Governor Scott Walker signed a measure a few weeks ago to allow residents to carry concealed firearms in public, it left neighboring Illinois
as the only state that does not.
Sensing an opportunity, Second Amendment supporters in Illinois are using the state's newfound distinction to dial up the pressure on Governor Pat Quinn and lawmakers.
" Exceptionalism can often be a positive thing, but in this case it is a mark of shame," five members of the state's congressional delegation wrote in a recent letter to Illinois leaders. "It is time for the Illinois legislature to act and permit Illinoisans to join the rest of the nation in their ability to carry concealed weapons for self-defense."
An effort to authorize concealed-carry failed by six votes in the state House of Representatives earlier this year, and it is unclear whether it had enough support in the state Senate anyway, according to Lee Newspapers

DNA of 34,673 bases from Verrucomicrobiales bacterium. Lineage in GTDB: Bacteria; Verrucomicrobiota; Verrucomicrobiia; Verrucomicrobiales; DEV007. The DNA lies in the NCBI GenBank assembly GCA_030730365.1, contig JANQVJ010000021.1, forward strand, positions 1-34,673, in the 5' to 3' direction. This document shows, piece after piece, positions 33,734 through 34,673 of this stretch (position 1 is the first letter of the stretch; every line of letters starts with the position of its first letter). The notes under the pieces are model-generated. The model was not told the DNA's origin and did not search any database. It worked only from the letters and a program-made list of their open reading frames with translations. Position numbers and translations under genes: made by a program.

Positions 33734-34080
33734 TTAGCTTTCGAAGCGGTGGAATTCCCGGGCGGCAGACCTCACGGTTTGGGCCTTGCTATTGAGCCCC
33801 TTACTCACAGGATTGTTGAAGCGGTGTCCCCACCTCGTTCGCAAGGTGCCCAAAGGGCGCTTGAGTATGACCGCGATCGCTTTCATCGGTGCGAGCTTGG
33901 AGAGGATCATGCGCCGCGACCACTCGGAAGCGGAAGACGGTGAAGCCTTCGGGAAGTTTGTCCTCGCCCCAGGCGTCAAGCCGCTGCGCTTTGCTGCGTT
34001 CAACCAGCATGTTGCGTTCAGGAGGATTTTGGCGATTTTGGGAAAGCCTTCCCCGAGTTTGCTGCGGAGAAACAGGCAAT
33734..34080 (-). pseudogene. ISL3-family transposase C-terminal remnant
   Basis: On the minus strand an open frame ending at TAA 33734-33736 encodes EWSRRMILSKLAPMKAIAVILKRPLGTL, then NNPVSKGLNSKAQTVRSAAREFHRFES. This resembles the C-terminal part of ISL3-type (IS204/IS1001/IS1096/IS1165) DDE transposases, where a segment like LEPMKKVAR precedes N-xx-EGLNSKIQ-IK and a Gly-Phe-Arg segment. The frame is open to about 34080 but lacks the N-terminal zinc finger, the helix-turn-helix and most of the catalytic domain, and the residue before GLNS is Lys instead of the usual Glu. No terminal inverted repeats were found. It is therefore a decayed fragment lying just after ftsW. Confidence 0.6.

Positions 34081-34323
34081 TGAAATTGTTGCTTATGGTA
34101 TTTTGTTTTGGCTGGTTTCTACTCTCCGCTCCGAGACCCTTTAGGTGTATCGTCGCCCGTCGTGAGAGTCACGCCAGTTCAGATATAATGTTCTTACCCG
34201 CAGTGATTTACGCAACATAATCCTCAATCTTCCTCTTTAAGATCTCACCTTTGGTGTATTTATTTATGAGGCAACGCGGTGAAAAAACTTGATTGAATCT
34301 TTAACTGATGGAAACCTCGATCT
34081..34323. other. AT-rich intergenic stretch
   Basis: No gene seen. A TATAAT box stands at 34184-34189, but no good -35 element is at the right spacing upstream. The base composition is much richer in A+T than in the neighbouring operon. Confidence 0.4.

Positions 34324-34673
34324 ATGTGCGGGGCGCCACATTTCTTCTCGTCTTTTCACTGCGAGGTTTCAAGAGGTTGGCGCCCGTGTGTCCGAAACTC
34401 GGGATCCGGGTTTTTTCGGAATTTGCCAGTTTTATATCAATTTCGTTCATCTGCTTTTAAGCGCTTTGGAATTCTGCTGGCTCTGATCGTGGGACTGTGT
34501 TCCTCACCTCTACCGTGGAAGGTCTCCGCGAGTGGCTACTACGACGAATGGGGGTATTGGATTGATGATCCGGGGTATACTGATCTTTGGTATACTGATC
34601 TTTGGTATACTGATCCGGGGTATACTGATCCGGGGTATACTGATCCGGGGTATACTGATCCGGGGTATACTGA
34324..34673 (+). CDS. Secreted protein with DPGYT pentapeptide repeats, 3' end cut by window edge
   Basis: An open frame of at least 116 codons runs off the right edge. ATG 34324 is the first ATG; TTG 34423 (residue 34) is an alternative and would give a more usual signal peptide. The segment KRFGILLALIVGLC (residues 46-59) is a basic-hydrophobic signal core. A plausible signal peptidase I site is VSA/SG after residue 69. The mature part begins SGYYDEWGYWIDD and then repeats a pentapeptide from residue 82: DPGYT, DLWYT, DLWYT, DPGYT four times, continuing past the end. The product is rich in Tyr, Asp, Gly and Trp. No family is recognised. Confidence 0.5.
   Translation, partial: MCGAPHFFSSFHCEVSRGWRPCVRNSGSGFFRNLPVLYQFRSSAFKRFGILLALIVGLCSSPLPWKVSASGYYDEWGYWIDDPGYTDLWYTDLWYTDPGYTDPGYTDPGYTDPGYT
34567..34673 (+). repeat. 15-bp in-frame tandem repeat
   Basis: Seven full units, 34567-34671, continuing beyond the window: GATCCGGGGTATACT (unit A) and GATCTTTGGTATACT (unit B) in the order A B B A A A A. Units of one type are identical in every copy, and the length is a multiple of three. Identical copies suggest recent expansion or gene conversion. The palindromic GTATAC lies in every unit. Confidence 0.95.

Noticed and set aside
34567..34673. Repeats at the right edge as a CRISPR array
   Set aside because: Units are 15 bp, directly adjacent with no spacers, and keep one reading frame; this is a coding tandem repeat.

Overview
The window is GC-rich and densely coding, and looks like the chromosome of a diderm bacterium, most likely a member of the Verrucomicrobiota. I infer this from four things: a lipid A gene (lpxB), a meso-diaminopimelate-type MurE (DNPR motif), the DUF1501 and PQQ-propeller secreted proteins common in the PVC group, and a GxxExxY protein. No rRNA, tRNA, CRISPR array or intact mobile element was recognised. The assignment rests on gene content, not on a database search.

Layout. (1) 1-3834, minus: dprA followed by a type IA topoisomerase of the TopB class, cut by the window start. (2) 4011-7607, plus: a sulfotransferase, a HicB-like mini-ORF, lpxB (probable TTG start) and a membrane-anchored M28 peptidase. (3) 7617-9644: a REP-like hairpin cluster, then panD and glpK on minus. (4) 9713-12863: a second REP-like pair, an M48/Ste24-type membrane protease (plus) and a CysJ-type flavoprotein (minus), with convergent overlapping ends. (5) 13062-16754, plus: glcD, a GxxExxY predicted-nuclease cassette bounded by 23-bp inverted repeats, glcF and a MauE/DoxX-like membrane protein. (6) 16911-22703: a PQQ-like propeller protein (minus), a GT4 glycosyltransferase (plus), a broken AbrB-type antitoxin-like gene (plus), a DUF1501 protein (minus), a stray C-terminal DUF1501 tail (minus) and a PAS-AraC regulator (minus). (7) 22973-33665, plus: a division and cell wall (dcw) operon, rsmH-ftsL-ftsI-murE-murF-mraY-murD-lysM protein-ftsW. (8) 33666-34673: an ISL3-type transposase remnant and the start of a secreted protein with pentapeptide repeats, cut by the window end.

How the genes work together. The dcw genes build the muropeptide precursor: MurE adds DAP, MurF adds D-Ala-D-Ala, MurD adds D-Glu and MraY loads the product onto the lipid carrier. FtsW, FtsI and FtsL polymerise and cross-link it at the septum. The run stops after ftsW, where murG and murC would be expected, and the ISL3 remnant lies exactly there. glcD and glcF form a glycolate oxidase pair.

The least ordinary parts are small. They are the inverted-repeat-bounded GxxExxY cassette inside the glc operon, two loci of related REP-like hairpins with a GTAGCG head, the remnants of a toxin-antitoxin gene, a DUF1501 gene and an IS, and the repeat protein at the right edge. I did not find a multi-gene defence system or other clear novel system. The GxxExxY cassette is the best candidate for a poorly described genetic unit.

. More importantly, Quinn opposes concealed-carry, saying it would make the public less safe, though supporters argue the opposite, claiming that law-abiding residents should have the means to defend themselves if they wish.
Gun-rights supporters are also taking their argument to the courts, as Illinois Statehouse News explains . A pair of lawsuits in federal court accuse Illinois of violating the Second Amendment's individual right to carry firearms by denying residents concealed-carry authority.
In Illinois and elsewhere, the subject of gun control is becoming less of the traditional Democratic-Republican wedge issue it once was. Prominent lawmakers from both parties — including President Obama — regularly voice support for the Second Amendment, and Democrats and Republicans alike signed the recent congressional letter to Illinois leaders.
Instead, the debate is increasingly breaking down along urban-rural lines, with city lawmakers favoring tighter gun controls and rural legislators opposing them. That divide has also been front-and-center in Illinois, where politicians from Chicago- where rates of gun violence are high — wield considerable power in the legislature.